4.5.2. TRANSPARENCY. See L<http://www.faqs.org/rfcs/rfc821.html> for

Conversely the filter takes transparent data from the wire and
converts it to the original format.

The main purpose of this filter is to help
L<POE::Component::Client::SMTP> create transparent messages when
comunicating with an SMTP server. However the filter can be used by
any Perl SMTP client or server.

Internally it uses L<POE::Filter::Line> in order to split messages
into lines. Also as stated in the RFC every line it puts on the wire
is ended by <CRLF>.

When receiving data from the wire (as it is the case for an SMTP
server), lines should be separated with <CRLF> as the RFC
specifies. However this is not always true as some SMTP clients are
broken. So if you are using the filter on the receiving end maybe you
would like to specify a regular expression that is more flexible for
the line terminator.

=head1 METHODS

All methods are conforming to L<POE::Filter> specs. For more details
have a look at L<POE::Filter> documentation.


 my $filter = POE::Filter::Transparent::SMTP->new(
     InputLiteral => qq{\015\012},
      OutputLiteral => qq{\015\012},

Creates a new filter.

It accepts four optional arguments:

=over 4

=item InputLiteral

InputLiteral is the same as InputLiteral for L<POE::Filter::Line>

It defaults to whatever L<POE::Filter::Line> is defaulting. Currently
L<POE::Filter::Line> tries to auto-detect the line separator, but that
may lead to a race condition, please consult the L<POE::Filter::Line>

=item OutputLiteral

OutputLiteral is the same as OutputLiteral for L<POE::Filter::Line>

It defaults to B<CRLF> if not specified otherwise.

=item Warn

In case L</get_one> receives lines starting with a leading dot and
L</Warn> is enabled it issues a warning about this. By default the
warning is disabled.

=item EscapeSingleInputDot

In case you want to escape the single dot when reading data.

The parameter is useful for escaping single dots on a line when
reading message bodies. Don't use this for filtering entire SMTP
transaction logs as it will ruin your command '.'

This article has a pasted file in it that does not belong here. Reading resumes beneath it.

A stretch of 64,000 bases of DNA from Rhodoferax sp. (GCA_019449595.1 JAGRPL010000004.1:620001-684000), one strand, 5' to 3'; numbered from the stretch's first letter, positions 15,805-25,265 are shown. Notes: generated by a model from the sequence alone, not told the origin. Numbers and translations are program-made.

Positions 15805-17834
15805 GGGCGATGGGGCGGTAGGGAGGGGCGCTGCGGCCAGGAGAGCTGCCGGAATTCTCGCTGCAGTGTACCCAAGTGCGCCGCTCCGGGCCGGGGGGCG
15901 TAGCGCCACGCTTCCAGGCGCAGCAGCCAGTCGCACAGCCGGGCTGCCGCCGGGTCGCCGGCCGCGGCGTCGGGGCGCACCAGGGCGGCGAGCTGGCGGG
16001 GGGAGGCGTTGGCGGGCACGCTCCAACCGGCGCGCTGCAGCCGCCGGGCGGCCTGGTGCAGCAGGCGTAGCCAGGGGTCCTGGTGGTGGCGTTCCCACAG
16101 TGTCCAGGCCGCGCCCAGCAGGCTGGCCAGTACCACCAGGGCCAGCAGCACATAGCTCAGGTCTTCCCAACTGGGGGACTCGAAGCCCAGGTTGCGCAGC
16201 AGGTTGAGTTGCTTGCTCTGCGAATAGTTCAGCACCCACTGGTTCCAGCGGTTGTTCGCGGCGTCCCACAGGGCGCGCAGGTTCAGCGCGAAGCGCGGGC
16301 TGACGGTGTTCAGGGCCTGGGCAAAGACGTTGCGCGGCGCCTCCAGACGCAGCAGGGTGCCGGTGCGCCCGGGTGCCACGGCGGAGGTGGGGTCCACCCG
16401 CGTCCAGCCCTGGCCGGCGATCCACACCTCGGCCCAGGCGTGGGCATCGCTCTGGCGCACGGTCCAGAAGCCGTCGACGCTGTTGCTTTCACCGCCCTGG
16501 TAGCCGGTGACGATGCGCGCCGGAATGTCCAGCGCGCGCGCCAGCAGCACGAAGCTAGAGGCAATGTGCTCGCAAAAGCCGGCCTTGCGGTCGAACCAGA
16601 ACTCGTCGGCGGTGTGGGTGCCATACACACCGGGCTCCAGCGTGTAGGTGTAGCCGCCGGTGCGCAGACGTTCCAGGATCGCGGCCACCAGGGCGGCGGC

B<Defaults> to false


=head2 get_one_start ARRAYREF

 $filter->get_one_start( $array_ref_of_formatted_lines );

Accepts an array reference to a list of unprocessed chunks and adds
them to the buffer in order to be processed.

=head2 get_one

 my $array_ref = $filter->get_one(); my $line = $array_ref->[0];

Returns zero or one processed record from the raw data buffer. The
method is not greedy and is I<the preffered> method you should use to
get processed records.

=head2 get ARRAY_REF

 my $lines = $filter->get( $array_ref_of_formatted_lines );
 for (my $i = 0; $i < scalar @{$lines}; $i++ ) {
     # do something with $lines->[$i];

L</get> is the greedy form of L</get_one> and internally is
implemented as one call of L</get_one_start> and a loop of

Normally you shouldn't use this as using L</get_one_start> and
L</get_one> would make filter swapping easyer.

=head2 put ARRAYREF

 my @array_of_things = (
     q{.first thing(no new line)},
     qq{.second thing (with new line)\n},
     q{.third thing (no new line}, q{.},
 my $lines = $filter->put( \@array_of_things );
 print Dumper( $lines );

would return something similar as below

 $VAR1 = [
          '..first thing(no new line)
          '..second thing (with new line)

          '..third thing (no new line

L</put> takes an array ref of unprocessed records and prepares them to
be put on the wire making the records SMTP Transparent.

=head2 get_pending

Returns a list of data that is in the buffer (without clearing it) or
undef in case there is nothing in the buffer.

=head2 clone

 my $new_filter = $filter->clone();

Clones the current filter keeping the same parameters, but with an
empty buffer.

=head1 SEE ALSO

L<POE> L<POE::Filter> L<POE::Filter::Line>
L<POE::Component::Client::SMTP> L<POE::Component::Server::SimpleSMTP>


By default, InputLiteral is set to the default L<POE::Filter::Line>
which can become an issue if you are using the filter on the receiving

=head1 BUGS

Please report any bugs or feature requests to
C<bug-poe-filter-transparent-smtp at rt.cpan.org>, or through the web
interface at
I will be notified, and then you'll automatically be notified of
progress on your bug as I make changes.

=head1 SUPPORT

You can find documentation for this module with the perldoc command.

    perldoc POE::Filter::Transparent::SMTP

You can also look for information at:

=over 4

=item * RT: CPAN's request tracker


=item * AnnoCPAN: Annotated CPAN documentation


=item * CPAN Ratings


=item * Search CPAN




Thanks to Jay Jarvinen who pointed out that
L<POE::Component::Client::SMTP> is not doing SMTP transparency as it
should (RFC 821, Section 4.5.2.  TRANSPARENCY)

=head1 AUTHOR

George Nistorica, ultradm __at cpan __dot org


Copyright 2008-2009 George Nistorica, all rights reserved.  This program is
free software; you can redistribute it and/or modify it under the same
terms as Perl itself.